“It’s such a cliche to celebrate veterans on just those holidays instead of understanding that it still happens even in between those holidays as well. I think that’s my biggest thing is . . . what can we do better to make awareness out there more not just for people that know veterans but for veterans themselves that are struggling with those issues?”

As part of the challenge, Paige is also raising funds for Stop Soldier Suicide. To donate visit “Daniel’s fundraiser for the 50 Mile Challenge powered by USAA” on Facebook.

For any service member who needs mental health services or anyone interested in donating, Bonilla also recommends HicksStrong Inc., a local organization that works to connect service members to therapists via telehealth so they can receive confidential support. For more information visit Hicksstrong.org. For more information on Stop Soldier Suicide visit stopsoldiersuicide.org.

If you’re a veteran or service member in crisis, call Stop Soldier Suicide at 844-889-5610.

There will be a Memorial Day Ruck in honor of the late Specialist 4th Class Abigail Jenks of Saratoga County, who died last year.
Organized by 2020 Saratoga Springs High School graduates Vincent Sablich and Jack Trimmings (who is an Army ROTC Cadet), the ruck will help raise funds to establish the Abigail Jenks Memorial Scholarship for enlisting military personnel graduating from Saratoga Springs High School.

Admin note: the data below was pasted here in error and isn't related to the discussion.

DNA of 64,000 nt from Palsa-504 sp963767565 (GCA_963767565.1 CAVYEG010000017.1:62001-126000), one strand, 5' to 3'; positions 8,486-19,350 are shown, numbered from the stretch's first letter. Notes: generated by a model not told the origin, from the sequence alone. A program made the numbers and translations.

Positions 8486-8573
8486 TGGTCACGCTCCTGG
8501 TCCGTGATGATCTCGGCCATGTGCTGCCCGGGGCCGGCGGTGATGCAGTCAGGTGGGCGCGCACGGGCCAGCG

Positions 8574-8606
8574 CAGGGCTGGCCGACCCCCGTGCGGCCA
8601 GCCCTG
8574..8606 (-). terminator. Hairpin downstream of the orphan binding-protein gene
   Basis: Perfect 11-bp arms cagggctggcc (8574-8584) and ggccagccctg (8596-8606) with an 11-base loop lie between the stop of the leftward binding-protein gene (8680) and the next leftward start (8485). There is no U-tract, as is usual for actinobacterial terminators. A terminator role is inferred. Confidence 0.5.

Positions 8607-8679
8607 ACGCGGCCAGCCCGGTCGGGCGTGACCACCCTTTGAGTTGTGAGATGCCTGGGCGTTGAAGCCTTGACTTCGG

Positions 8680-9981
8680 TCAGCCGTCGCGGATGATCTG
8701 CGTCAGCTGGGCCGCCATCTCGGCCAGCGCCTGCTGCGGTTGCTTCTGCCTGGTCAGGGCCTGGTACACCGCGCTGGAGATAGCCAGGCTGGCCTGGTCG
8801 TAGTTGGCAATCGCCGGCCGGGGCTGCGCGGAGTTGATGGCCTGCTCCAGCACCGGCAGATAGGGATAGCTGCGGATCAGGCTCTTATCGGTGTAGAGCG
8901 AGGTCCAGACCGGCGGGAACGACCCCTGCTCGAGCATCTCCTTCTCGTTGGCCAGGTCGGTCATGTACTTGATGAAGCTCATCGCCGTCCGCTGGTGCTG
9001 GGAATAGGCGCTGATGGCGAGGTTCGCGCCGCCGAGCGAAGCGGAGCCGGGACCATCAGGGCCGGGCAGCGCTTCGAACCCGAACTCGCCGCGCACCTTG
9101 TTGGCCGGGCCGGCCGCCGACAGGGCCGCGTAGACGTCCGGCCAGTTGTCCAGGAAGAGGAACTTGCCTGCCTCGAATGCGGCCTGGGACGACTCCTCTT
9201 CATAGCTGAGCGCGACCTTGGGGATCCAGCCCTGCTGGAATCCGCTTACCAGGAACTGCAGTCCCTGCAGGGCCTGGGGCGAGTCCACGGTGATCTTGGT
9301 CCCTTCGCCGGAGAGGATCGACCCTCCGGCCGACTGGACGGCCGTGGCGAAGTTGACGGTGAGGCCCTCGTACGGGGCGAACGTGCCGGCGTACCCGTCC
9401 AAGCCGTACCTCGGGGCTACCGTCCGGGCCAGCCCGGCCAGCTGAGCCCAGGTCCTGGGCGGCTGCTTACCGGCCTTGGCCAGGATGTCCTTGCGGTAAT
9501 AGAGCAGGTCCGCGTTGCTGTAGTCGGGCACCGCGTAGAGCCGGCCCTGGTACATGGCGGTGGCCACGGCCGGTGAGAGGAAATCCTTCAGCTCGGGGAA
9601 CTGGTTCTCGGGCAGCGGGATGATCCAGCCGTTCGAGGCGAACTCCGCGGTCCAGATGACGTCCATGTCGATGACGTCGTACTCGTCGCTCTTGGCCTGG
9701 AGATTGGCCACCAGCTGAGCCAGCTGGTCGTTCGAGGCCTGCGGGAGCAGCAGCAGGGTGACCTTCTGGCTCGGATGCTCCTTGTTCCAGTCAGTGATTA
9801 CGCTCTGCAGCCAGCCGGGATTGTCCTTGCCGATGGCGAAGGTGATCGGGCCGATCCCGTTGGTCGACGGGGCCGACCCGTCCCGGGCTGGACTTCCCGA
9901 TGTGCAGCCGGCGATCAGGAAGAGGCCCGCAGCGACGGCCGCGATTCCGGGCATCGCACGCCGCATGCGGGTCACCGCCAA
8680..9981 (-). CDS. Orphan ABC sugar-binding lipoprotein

Jenks (Nov. 18, 2000 – Apr. 19, 2021), grew up in the Greenfield-Saratoga area and had a passion for animals. As a 4-H member, she cared for chickens and rabbits and showed them in the local fairs. She also loved drawing and was an aspiring tattoo artist.

Jenks joined the Army after graduating from Saratoga Springs High School in 2018, carrying on a family tradition of military service. She was a member of the 82nd Airborne Division at Fort Bragg, N.C. She died during a static line training jump from a helicopter.
Sablich and Trimmings have held Memorial Day rucks for the last two years in an effort to raise awareness and funds for mental health and suicide prevention in the veteran community.

This time, they’re honoring Jenks. They plan to ruck 22 miles with 35-pound packs from their neighborhood in Wilton to the Gerald B. H. Solomon Saratoga National Cemetery, where they will hold a prayer service. The ruck will finish at the Saratoga Lake State Boat Launch.
Their goal is to raise $2,000. To donate, visit the Abigail Jenks Memorial Scholarship on GoFundMe.com.

Categories: News, Rotterdam, Schenectady County